And to use a solid tripod and lock your mirror up in advance.  Not sure how to do that on a Canon, but all the best.

 

 

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  Reply # 1461224 4-Jan-2016 21:56
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Jaxson: 

Basically you don't get much time using a zoom lens before the stars will start to streak on your image, as they move across the sky.

 


Zoom lens makes no difference on star streak, only focal length, exposure time, and where the camera is pointing. For example, and 400mm prime lens will get streaks much worse at the same exposure time as an 24-70 zoom lens.


As a rough guide, I would start out at about 20-30 second max for an 24mm focal length, then reduce that time in half , each time you double the focal length. So at 50mm, about 10-15 seconds, and 100mm about 5-10 seconds.


Taking Aurora, or wide angle milky way shots, vs using telephoto lens to look at individual groups of stars etc use very different methods. For the wide angle shots, all you need is a good tripod, wide open aperture (F2.8 or F4 depending on what version 24-70 you have), longish exposures (~20 sec) and nice high ISO. Don't be afraid to use 3200/6400+ on the 6D. Use live view zoomed all the way in to find a bright star that you can use to manually focus. Find something interesting to put in the foreground, and your done.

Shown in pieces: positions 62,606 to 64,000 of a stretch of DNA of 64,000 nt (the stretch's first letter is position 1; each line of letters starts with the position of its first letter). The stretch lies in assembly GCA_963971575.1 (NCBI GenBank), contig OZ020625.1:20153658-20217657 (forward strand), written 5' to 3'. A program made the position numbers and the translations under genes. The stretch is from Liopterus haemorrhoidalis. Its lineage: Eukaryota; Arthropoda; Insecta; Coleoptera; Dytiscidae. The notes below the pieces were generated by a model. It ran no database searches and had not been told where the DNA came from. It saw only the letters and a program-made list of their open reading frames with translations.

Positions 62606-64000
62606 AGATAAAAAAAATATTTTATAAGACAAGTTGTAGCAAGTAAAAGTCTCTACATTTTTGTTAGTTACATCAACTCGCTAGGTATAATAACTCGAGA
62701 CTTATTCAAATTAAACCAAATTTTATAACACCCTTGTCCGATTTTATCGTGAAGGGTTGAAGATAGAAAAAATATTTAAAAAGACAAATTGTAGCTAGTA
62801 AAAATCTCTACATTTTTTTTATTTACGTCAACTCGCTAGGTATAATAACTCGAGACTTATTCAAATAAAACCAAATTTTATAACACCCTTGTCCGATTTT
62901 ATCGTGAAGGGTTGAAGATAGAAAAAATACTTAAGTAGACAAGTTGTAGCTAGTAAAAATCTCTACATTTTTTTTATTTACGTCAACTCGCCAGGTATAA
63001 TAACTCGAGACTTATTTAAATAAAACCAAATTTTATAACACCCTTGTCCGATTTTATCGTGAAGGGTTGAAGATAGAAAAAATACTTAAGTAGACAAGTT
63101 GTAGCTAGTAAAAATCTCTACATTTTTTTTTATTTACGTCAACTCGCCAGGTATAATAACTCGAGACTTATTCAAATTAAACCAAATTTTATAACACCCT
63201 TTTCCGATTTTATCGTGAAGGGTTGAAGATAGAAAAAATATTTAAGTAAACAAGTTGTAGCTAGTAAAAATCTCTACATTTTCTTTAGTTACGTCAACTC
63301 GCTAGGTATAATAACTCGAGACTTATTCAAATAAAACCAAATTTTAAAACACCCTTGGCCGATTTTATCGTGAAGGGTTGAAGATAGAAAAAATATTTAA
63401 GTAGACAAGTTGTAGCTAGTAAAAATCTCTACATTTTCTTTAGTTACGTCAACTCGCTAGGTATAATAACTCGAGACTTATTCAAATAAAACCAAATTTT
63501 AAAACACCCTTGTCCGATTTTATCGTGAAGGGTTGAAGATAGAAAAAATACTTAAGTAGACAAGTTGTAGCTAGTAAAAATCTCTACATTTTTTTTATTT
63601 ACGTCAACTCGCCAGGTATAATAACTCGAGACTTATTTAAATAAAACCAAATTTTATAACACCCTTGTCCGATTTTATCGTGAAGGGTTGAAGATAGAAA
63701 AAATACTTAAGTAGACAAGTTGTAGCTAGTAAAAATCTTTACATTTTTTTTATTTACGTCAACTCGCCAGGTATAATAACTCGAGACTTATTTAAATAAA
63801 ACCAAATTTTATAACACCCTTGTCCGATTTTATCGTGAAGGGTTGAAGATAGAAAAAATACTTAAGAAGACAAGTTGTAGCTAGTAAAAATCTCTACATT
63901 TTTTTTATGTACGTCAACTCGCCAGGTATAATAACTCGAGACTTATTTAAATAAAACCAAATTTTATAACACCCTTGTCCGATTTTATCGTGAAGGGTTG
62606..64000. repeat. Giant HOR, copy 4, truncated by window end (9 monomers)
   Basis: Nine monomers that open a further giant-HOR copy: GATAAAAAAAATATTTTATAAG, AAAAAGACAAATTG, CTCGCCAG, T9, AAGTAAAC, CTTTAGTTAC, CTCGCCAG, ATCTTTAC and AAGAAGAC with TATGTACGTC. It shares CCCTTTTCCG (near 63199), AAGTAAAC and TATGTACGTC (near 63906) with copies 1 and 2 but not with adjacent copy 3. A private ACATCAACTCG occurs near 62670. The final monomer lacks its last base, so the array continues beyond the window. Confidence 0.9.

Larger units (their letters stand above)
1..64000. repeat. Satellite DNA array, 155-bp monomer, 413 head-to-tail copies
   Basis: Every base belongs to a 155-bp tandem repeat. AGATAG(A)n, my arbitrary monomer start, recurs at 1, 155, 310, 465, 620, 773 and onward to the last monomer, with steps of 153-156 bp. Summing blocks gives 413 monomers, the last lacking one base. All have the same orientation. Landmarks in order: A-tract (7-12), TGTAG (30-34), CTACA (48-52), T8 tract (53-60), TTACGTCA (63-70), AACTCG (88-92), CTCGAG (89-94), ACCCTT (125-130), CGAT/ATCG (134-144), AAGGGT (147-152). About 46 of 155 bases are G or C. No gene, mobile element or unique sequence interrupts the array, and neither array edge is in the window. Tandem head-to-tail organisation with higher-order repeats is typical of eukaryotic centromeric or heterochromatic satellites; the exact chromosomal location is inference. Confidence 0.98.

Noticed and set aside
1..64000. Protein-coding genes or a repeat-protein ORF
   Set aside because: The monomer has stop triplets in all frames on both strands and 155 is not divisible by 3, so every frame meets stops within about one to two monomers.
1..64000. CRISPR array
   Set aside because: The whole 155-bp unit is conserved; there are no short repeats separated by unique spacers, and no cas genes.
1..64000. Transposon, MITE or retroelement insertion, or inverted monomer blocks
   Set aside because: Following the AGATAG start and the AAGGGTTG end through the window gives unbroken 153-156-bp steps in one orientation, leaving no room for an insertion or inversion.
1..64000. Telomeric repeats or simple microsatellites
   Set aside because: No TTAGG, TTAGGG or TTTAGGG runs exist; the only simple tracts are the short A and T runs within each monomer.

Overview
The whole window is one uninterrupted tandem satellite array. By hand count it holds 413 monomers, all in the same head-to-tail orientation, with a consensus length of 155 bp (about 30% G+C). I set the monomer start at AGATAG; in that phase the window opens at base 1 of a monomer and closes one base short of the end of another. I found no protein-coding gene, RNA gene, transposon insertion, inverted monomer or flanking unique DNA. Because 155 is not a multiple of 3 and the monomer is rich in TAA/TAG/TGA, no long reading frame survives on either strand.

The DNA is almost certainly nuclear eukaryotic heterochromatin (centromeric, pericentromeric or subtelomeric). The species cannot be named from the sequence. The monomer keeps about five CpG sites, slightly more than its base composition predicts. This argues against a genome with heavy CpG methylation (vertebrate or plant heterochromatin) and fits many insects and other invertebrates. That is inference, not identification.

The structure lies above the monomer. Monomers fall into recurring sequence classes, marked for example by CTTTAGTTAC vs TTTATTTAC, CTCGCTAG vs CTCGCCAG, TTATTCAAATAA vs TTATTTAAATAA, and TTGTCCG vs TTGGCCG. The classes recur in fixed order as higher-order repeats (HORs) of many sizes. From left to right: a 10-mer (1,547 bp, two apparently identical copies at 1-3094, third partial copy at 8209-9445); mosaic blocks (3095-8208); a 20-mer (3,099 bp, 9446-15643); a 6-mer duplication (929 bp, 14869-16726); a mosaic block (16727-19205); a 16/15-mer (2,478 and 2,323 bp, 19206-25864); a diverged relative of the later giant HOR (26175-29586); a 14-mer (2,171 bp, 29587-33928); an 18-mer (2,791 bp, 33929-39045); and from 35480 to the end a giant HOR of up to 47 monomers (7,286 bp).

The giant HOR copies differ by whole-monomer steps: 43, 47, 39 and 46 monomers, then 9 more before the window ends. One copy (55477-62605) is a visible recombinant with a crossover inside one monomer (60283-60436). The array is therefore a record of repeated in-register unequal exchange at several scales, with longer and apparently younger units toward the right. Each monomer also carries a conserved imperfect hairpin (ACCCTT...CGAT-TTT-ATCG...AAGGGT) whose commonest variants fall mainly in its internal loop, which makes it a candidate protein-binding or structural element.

The later I don't have much experience with, but basically there are two methods I know of, a star tracker which can be fairly expensive, allowing you to use low ISO long exposure shots, or by using a method of stacking lots of very short images together, taken on a stationary tripod, the software corrects the movement. I believe these two methods can be used together for even better images.





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  Reply # 1461263 5-Jan-2016 00:52
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Yeah rushed that reply and poor choice of words to keep it simple.

The link I posted should give indicative shutter timings for your given choice of focal length.